Tuesday, July 15, 2008

Head To Toe Eating

I've said for a while that America is the only country in the world that dines only on prime cuts. Except for hot dogs and sausage, of course, the most exotic part of the animal we usually eat is the ribs. I guess that's what happens when your country is founded on shooting buffalo for sport and leaving the carcasses to the vultures. Except for black Americans, who have always eaten chitlins and pigs' feet. You go off and have you own social conversation about black people being more like poor Europeans or Asians than Americans because of two centuries of institutional racism. That's not what I'm interested in today.

However, the trend of using the whole animal is growing among white people who can afford to eat out and wish they lived in Europe. Or, at the very least, among the restaurants these people go to and pay $6 for water at. As this post would have it, the wife and I went to just such a place this weekend for our fifth anniverary, Osteria Mozza.

If you live in Los Angeles, you know who Nancy Silverton is and you know this is her place. If you don't, you at least know who Mario Batali is and I can tell you he is a partner in this establishment. Although he is never, ever there, except maybe to eat twice a year.

I started off with the crispy pigs trotter. To make this, they boil the pig's feet, skim the meat pieces out of the water and bind the bits with gelatin. This is actually the same method used to make head cheese. Then they bread it into a puck and fry it. It was like liquid pig. Jelly pig. The meat was so soft that chewing was superfluous. I pressed the meat to the roof of my mouth with my tongue and it was simply absorbed into the bloodstream.

The wife's main course was calf's brain ravioli. They were good, but brain doesn't taste like much. It is soft. The pasta was good and the butter sage sauce was good. Mostly, this tasted like the sausage type spices they use in it. Unless they don't season it and brain is naturally peppery. That is unlikely, however.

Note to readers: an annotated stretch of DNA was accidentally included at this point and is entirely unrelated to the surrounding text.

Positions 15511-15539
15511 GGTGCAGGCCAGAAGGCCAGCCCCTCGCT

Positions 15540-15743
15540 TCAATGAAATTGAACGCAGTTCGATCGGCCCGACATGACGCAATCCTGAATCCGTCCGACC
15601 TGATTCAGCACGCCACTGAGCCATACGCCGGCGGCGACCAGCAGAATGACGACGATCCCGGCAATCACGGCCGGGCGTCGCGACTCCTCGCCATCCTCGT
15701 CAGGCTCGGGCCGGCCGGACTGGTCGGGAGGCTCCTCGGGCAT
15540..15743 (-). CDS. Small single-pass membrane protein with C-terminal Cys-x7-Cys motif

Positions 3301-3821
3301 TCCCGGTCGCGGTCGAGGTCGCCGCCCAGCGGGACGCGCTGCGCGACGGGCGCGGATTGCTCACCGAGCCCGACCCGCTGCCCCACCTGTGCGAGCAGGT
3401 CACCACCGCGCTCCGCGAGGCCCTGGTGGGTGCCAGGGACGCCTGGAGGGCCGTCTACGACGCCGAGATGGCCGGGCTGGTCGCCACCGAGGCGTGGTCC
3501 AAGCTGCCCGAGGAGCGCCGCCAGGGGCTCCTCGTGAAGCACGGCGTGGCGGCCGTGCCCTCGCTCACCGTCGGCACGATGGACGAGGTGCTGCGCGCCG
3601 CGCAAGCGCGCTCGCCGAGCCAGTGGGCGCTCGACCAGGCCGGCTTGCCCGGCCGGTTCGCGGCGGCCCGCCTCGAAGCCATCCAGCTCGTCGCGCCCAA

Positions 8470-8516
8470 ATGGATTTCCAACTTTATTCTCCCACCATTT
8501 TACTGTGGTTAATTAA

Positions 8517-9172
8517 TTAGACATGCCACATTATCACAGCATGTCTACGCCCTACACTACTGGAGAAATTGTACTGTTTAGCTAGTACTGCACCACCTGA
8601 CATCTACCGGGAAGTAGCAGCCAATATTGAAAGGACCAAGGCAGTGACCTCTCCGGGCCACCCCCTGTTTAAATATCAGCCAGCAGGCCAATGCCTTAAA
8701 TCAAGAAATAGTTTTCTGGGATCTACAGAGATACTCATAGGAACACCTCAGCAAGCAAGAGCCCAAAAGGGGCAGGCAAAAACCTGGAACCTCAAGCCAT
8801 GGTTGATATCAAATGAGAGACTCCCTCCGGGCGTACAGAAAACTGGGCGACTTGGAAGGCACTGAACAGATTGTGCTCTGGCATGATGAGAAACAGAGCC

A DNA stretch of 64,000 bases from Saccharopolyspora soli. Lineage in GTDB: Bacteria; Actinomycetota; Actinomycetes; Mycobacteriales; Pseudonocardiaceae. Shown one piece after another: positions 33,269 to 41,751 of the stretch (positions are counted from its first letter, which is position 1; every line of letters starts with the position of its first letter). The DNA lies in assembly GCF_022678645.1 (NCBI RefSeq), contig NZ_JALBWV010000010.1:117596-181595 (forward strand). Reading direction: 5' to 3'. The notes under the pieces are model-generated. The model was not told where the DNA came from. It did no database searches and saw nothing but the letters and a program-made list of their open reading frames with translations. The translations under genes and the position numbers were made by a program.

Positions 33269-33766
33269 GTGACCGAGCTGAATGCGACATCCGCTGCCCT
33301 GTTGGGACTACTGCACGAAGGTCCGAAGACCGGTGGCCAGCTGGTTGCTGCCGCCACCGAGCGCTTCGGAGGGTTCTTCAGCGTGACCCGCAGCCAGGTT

My main was crispy sweetbreads piccata. It was one of the greatest things I've ever eaten. White like chicken breasts, soft and squeezy like tofu, these glands secreted deliciousness straight down my gullet. Rich, sweet, buttery, so incredibly flavorful and tasty. Fried perfectly. All i can say is, if you have hangups about this and can only eat chops, if you were served this without knowing what it was, it would instantly become your favorite dish. I swear to you on all that i believe in (which is about nothing), if they weren't so expensive (only one thymus per animal) fried sweetbreads could be dipped in ketchup or mustard and eaten at sporting events. A paper cup of fried sweetbreads. They are incredible.

I'm not telling you this because I think I'm better than you, though I most definitely do think that. I didn't do anything different than what somebody's Tuscan uncle has done once a month for all 70 of his years on this globe. All I'm doing is catching with non-English speakers. But man oh man, you gotta try it some time.

2 comments:

Miles said...

and though you did pass it up this time, i swear to you, the ravioli stuffed with a barely cooked egg may be the best thing i have ever eaten in my life. the combination of the runny yolk with the soft pillowy ravioli and the amazing brown butter sauce is just something that must be tried and then tried again and again.

tykejohnson said...

my god i hope the pepper was imported.